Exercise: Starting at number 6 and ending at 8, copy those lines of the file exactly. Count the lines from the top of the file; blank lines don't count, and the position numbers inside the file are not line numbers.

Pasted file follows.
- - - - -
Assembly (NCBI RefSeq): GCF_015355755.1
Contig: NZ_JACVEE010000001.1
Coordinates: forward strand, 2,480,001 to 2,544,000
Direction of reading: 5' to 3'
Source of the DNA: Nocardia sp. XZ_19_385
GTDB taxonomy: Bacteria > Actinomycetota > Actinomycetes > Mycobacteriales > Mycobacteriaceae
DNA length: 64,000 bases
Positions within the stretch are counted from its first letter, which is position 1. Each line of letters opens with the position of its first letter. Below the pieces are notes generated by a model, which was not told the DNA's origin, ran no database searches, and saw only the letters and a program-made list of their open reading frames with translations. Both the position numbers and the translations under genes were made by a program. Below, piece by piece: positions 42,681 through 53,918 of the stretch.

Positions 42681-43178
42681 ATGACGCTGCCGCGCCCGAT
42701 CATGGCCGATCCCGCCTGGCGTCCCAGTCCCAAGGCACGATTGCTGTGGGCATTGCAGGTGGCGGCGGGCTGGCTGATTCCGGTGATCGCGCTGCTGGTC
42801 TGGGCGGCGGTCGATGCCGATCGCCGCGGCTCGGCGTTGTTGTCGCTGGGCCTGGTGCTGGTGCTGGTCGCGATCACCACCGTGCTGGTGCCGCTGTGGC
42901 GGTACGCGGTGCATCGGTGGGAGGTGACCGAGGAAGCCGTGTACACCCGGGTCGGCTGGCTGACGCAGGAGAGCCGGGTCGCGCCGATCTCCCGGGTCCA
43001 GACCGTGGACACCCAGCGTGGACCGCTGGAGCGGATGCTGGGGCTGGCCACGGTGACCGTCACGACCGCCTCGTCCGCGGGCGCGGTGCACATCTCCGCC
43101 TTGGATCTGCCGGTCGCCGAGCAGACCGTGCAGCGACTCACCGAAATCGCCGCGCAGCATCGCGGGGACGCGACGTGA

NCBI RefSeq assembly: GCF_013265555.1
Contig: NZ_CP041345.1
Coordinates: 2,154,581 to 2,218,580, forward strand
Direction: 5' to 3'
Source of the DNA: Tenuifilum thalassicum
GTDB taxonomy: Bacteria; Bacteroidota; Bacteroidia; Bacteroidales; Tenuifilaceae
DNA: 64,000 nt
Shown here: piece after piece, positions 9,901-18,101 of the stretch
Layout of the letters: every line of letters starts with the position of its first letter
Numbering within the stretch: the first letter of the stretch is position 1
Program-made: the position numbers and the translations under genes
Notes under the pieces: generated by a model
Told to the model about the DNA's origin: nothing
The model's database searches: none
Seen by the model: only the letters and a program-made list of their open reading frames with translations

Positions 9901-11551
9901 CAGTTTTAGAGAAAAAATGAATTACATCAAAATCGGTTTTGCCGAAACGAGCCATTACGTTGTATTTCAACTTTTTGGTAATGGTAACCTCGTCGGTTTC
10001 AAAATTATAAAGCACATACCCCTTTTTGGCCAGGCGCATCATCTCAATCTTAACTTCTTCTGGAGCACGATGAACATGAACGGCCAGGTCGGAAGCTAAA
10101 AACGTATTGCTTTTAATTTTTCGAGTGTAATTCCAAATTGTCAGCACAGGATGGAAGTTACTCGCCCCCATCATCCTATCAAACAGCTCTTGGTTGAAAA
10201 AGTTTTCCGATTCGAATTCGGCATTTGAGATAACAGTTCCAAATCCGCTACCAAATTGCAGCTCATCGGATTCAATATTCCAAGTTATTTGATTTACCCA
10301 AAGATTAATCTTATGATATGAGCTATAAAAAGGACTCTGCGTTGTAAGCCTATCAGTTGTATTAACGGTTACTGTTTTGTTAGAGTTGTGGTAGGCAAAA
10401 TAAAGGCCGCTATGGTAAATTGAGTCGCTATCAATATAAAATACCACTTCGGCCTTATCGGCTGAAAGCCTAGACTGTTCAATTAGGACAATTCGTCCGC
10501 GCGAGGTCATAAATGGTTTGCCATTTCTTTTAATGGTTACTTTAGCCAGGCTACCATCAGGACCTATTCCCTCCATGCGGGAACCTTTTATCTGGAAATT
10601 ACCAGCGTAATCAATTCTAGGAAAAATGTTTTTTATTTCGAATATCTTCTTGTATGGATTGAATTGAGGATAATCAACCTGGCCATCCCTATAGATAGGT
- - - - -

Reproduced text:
GTDB taxonomy: Bacteria > Actinomycetota > Actinomycetes > Mycobacteriales > Mycobacteriaceae
DNA length: 64,000 bases
Positions within the stretch are counted from its first letter, which is position 1. Each line of letters opens with the position of its first letter. Below the pieces are notes generated by a model, which was not told the DNA's origin, ran no database searches, and saw only the letters and a program-made list of their open reading frames with translations. Both the position numbers and the translations under genes were made by a program. Below, piece by piece: positions 42,681 through 53,918 of the stretch.